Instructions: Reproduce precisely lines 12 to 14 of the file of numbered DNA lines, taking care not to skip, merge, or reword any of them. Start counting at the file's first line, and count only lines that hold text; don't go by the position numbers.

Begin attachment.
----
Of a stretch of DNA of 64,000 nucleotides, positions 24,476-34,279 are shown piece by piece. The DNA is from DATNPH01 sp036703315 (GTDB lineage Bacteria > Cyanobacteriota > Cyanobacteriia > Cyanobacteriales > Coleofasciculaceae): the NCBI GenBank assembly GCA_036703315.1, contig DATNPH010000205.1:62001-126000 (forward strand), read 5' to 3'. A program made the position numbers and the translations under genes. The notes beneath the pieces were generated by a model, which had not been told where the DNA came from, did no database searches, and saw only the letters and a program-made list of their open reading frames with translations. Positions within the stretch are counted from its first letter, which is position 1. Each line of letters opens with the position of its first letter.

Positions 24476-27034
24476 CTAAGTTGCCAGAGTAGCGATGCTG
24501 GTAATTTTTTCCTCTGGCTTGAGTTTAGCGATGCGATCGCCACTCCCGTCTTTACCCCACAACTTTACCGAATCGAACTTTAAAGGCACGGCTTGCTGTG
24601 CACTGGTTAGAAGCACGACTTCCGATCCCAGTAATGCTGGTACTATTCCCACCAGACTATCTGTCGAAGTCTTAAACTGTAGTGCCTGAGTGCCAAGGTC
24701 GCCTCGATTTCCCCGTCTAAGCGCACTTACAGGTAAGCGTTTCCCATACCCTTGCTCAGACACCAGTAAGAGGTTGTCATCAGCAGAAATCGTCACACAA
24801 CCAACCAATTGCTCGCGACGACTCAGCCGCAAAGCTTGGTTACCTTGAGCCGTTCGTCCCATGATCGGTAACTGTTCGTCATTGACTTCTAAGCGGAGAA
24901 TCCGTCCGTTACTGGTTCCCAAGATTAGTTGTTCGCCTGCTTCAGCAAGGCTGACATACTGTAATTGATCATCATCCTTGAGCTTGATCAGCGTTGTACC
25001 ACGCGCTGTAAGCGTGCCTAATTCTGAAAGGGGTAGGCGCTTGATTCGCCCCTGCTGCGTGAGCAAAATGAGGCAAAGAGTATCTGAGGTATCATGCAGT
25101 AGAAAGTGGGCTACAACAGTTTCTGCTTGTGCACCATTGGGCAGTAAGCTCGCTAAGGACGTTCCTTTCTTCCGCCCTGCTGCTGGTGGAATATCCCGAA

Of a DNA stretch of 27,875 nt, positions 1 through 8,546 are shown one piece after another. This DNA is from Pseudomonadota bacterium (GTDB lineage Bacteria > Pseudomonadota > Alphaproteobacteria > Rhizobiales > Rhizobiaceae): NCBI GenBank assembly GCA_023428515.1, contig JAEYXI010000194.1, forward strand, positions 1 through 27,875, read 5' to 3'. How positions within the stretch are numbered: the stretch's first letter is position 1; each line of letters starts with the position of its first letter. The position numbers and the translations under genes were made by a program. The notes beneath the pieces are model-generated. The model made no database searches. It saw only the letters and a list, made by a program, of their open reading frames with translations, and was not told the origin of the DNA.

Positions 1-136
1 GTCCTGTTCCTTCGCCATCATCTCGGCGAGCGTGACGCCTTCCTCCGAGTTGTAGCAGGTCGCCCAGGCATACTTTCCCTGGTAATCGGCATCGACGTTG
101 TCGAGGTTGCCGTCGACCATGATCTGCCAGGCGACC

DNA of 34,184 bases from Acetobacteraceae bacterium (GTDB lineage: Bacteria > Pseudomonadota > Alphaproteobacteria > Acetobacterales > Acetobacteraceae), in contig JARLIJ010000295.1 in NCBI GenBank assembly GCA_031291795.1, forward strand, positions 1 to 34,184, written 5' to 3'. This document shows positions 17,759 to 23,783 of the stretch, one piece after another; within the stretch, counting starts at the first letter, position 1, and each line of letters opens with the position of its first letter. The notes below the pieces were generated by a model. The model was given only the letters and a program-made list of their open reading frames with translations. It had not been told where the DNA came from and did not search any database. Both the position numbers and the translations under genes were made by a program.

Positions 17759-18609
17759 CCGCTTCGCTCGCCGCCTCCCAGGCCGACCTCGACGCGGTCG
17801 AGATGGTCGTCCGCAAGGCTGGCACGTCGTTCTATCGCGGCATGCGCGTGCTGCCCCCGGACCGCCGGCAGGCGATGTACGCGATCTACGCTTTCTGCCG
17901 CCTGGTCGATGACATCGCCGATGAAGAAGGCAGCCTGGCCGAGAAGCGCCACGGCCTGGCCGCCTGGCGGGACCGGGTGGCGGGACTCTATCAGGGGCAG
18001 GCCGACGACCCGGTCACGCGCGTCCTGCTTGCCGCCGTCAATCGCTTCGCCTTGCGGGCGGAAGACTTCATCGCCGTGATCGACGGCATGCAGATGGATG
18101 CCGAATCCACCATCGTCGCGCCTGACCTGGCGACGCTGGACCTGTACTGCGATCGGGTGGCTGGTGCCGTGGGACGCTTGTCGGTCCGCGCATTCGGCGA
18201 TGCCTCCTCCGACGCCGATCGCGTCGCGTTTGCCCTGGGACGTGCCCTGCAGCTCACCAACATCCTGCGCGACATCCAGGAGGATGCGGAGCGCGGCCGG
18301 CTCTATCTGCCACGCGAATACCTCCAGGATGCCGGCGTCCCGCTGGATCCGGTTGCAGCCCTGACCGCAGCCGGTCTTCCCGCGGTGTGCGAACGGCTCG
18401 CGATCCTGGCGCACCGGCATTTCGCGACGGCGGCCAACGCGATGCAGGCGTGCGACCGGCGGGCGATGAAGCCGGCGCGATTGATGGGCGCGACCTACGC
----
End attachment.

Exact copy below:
Positions 1-136
1 GTCCTGTTCCTTCGCCATCATCTCGGCGAGCGTGACGCCTTCCTCCGAGTTGTAGCAGGTCGCCCAGGCATACTTTCCCTGGTAATCGGCATCGACGTTG
101 TCGAGGTTGCCGTCGACCATGATCTGCCAGGCGACC